Nigeria 2015 | ECONOMY | INTERVIEW

TBY talks to Simone Volpi, Managing Director of Orlean Invest, on expanding infrastructure, offshore services, and diversifying the economy.

Simone Volpi
After his early education in Italy, Simone Volpi attended Franklin College in Lugano, Switzerland where he graduated with a Bachelor’s Degree in International Management in 1996. He obtained his Master’s Degree in Integrated Logistics in Genova at the Universita’ degli Studi di Genova in 2002. Immediately after his studies, he was employed by the Orlean Invest Group and sent to Angola, where he started his career as a Commercial Coordinator. After one year, he returned to Nigeria, where he has remained to date. Since 2010, Volpi has been the Ag. Managing Director of Intels Nigeria Limited. Prior to this appointment, he had held numerous senior management positions in the Orlean Invest Group, both in Nigeria and Angola.

Your company is promoted as having the one-stop-shop concept. Can you elaborate on the advantages this concept brings to your company?

Intels, a subsidiary of Orlean, is Nigeria's leader in providing logistics services to the oil and gas industry. It manages three ports in Nigeria on behalf of the government, namely Onne, Warri, and Calabar. Intels has a concession created with the government through a public-private partnership (PPP), which started in 2006. Even though the concessions only started then, PPPs were already in place between Intels and the Nigerian Ports Authority (NPA). Thus, in a way, the government utilized an existing successful working relationship. When we arrived in the early 1980s, the logistics challenge lay in the fact that each company had its own base scattered widely. It was not the best solution, because each new company coming to Nigeria first had to acquire a block, and then had to meet office and housing needs, as well as perform seismic activities and commence exploration. If they were able to find something commercially viable, which of course depends on the size of the field; for example, they would have required support from a shore base. Most materials required in the oil and gas industry need to be imported from Europe, the US, Asia, and Brazil. All of these materials require clearance by the NPA for security and revenue reasons. The materials were coming to the port, and later transferred to a base. This begs the question of why the moment you receive your cargo at a port, you would again transfer the material, which at the end of the day incurs additional costs and increases the risk of damage.

Can you elaborate on the future plans for the Onne oil and gas free zone?

For Phase 4A, which was completed and commissioned in 2013, we reclaimed 900 acres of land from the water. Another important investment for the Onne oil and gas free zone is represented by Phase 4B, which totaled $3 billion and was made by Deep Offshore Services Nigeria. The purpose of the project is to develop a further 3 km of jetties, and 3.5 km of differently engineered jetties. Basically, these jetties will have longer lifespans than others, and here the depth is a mere 8m. Hence, there will be a dedicated area for the fabrication of infrastructure for offshore modules, such as jackets, and so on. Therefore, an 8m draft is more than sufficient, as materials will be sent out on barges.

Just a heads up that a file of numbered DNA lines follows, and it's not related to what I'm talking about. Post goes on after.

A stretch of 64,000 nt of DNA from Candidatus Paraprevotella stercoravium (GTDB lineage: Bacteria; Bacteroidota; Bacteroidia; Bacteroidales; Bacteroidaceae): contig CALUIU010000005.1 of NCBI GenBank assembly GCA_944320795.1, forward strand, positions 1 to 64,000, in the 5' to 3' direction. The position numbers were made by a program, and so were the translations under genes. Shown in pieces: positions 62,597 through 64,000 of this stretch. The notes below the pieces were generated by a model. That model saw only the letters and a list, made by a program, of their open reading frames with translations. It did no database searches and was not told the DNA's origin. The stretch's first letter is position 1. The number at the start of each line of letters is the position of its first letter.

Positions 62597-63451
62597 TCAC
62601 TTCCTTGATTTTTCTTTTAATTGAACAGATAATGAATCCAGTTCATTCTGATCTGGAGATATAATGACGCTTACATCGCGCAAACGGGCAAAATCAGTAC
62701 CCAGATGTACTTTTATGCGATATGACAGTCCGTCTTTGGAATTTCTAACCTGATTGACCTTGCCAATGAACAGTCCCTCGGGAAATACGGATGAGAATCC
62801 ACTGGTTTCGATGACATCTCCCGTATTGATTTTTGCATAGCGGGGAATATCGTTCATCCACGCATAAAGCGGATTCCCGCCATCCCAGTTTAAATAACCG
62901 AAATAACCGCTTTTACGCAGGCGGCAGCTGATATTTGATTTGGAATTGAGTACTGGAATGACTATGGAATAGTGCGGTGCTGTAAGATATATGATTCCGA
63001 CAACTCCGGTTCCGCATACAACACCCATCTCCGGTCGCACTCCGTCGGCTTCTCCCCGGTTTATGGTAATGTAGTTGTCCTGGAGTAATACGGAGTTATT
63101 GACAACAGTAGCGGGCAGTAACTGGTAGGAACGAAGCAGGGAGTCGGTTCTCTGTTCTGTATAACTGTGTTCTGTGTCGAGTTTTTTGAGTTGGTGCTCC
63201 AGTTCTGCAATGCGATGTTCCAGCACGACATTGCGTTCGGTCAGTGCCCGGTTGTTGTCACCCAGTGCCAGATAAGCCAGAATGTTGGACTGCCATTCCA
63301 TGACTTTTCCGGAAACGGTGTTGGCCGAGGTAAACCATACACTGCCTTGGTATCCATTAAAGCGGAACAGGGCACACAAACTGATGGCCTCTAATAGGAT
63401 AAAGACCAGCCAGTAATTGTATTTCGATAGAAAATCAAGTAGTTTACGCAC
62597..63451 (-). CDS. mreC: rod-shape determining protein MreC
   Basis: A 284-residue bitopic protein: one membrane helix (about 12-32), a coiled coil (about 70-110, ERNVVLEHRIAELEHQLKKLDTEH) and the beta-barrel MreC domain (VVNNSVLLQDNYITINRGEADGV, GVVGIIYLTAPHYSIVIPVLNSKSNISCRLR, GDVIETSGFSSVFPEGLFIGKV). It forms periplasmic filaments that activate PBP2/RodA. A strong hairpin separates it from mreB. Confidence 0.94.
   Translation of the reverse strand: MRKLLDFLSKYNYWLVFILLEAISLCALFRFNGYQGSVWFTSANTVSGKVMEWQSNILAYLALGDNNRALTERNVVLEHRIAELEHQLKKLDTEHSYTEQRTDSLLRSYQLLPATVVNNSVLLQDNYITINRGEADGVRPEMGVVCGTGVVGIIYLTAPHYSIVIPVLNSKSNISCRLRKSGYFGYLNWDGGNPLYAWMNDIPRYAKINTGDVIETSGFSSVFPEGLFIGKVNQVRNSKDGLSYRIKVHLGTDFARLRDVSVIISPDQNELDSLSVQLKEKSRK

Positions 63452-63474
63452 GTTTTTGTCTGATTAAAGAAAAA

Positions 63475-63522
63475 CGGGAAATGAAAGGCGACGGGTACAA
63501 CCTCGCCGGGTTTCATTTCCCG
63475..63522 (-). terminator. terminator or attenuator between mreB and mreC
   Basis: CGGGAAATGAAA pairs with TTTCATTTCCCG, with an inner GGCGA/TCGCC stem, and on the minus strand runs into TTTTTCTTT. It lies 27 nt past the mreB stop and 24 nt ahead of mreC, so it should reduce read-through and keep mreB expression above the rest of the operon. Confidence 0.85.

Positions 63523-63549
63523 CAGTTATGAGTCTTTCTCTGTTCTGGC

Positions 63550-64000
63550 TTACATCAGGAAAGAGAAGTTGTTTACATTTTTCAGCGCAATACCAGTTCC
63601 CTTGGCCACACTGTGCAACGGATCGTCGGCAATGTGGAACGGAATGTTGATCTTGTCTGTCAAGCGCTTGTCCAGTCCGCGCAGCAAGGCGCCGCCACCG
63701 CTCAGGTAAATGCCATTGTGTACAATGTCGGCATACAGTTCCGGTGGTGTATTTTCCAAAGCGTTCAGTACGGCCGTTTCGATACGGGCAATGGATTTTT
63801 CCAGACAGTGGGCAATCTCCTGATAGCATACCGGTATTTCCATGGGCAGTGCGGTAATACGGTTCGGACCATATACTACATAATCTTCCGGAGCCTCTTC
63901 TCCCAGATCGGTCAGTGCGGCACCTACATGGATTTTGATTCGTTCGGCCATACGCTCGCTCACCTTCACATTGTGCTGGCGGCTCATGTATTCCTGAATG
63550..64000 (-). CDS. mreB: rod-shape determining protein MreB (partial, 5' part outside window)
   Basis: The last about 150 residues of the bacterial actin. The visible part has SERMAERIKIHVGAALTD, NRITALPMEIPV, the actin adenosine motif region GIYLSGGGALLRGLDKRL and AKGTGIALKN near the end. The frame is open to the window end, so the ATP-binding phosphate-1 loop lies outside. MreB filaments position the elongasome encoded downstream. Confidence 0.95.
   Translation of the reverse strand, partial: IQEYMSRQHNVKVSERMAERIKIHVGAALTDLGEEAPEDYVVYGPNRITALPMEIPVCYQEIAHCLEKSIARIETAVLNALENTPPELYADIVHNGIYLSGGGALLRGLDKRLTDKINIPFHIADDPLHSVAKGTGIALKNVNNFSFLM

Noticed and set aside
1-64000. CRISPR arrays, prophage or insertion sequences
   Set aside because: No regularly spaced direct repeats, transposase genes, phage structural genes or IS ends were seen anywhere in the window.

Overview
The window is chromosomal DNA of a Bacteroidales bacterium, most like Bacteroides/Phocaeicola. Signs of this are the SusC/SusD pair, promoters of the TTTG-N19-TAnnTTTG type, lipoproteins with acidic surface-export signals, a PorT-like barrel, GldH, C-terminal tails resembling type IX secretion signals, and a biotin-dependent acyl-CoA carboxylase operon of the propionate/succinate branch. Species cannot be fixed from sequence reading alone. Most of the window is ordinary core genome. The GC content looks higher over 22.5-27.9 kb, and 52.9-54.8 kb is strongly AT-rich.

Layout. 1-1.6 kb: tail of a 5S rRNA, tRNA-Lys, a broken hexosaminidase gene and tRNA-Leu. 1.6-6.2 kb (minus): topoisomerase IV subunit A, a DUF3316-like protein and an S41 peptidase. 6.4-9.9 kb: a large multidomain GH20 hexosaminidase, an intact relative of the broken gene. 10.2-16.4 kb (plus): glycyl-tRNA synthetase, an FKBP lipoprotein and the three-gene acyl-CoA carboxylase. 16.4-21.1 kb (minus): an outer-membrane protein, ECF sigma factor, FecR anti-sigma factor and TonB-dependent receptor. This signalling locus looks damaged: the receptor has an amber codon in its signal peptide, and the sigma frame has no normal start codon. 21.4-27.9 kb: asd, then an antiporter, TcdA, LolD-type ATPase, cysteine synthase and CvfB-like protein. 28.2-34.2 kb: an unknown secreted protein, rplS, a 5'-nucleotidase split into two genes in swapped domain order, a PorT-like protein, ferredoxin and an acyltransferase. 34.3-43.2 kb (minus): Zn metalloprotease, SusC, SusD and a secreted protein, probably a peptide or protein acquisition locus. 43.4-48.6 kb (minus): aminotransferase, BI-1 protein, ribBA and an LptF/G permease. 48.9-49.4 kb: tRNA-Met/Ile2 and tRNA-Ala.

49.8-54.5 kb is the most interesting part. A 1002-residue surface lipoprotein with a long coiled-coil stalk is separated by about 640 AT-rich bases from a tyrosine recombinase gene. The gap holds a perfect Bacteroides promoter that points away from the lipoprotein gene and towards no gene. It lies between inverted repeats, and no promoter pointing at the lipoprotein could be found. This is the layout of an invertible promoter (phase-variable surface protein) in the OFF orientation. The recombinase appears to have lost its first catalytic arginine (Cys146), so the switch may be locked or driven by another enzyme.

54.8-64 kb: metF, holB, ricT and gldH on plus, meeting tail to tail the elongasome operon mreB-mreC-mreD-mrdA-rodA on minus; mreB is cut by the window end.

How is the government working to diversify the economy?

I do not envisage the Nigerian government diversifying. There might be many initiatives, but they have not been implemented. The Petroleum Industry Bill is a good example. While its ratification date remains unclear, it is nonetheless of significance, especially for oil producing companies because it entails their payment of royalties and taxation. If approved, it would be of great significance for these entities. One could debate whether it is fair for Nigeria, the country that owns all of this oil, to generate further revenues. Until the law emerges, the oil producing companies will not invest, as they are to commit to multi-billion dollar projects without knowing whether in a few months their tax rates may or may not skyrocket. There are only a few projects going forward. When Nigeria complains that there are not enough foreign investors, they should look in the mirror and ask themselves the reason. All international companies, producers, or service companies are merely watching and observing the developments. It is quite normal that during an election period investments will stop, because everyone is wondering who will be the next president. Based on that, projects will change. In our case, it is easier because we are developing the ports, meaning that wherever the projects may be, they will still require our services. I believe that the Nigerian government should aim for greater consistency. If there is a clearer picture of where the government wants to go, it can only benefit Nigeria at the end of the day.